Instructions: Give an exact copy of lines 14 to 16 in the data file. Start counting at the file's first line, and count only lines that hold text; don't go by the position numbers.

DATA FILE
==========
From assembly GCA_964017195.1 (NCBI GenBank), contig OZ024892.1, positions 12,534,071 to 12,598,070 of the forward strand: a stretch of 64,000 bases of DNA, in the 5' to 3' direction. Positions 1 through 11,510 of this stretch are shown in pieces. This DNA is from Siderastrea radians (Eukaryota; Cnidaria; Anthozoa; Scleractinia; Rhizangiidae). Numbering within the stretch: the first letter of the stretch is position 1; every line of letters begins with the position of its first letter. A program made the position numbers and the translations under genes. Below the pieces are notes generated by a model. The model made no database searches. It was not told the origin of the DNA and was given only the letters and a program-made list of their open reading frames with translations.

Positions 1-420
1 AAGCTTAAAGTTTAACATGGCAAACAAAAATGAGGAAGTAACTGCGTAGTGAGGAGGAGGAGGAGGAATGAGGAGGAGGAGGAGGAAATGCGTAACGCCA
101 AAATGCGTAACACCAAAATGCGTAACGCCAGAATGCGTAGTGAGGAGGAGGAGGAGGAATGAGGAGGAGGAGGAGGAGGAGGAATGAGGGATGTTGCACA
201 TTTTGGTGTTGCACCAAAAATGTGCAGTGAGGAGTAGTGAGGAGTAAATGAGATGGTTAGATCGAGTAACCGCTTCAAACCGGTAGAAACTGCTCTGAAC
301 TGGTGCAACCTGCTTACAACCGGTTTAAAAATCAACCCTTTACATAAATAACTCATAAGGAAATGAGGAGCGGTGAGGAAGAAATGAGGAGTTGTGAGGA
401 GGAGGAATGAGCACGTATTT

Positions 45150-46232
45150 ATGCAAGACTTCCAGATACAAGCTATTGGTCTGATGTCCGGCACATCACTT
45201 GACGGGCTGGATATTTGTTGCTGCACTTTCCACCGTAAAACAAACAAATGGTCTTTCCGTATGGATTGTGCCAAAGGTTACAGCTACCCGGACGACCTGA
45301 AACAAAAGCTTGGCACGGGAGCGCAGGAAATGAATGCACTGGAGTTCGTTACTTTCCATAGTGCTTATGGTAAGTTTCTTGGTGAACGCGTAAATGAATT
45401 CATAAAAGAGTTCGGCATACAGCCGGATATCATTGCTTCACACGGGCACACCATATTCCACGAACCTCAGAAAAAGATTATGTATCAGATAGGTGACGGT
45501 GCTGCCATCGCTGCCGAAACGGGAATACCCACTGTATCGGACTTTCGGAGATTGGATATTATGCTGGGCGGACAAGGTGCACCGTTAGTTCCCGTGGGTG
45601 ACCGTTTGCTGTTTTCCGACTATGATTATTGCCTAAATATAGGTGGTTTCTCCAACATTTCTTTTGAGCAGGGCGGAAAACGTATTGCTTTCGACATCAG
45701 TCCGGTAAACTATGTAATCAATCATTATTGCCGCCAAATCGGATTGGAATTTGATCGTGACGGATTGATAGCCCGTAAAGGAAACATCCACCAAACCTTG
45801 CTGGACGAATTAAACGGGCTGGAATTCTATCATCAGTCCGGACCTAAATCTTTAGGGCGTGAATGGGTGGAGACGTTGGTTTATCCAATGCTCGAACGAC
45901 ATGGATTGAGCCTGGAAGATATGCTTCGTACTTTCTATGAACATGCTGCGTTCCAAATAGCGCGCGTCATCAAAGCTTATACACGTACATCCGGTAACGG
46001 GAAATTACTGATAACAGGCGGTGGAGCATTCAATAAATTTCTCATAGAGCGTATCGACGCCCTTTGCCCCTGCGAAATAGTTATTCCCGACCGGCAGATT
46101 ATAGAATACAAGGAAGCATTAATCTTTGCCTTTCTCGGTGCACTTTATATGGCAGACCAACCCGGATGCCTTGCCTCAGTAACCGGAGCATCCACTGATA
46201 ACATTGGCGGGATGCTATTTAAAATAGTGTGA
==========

45601 ACCGTTTGCTGTTTTCCGACTATGATTATTGCCTAAATATAGGTGGTTTCTCCAACATTTCTTTTGAGCAGGGCGGAAAACGTATTGCTTTCGACATCAG
45701 TCCGGTAAACTATGTAATCAATCATTATTGCCGCCAAATCGGATTGGAATTTGATCGTGACGGATTGATAGCCCGTAAAGGAAACATCCACCAAACCTTG
45801 CTGGACGAATTAAACGGGCTGGAATTCTATCATCAGTCCGGACCTAAATCTTTAGGGCGTGAATGGGTGGAGACGTTGGTTTATCCAATGCTCGAACGAC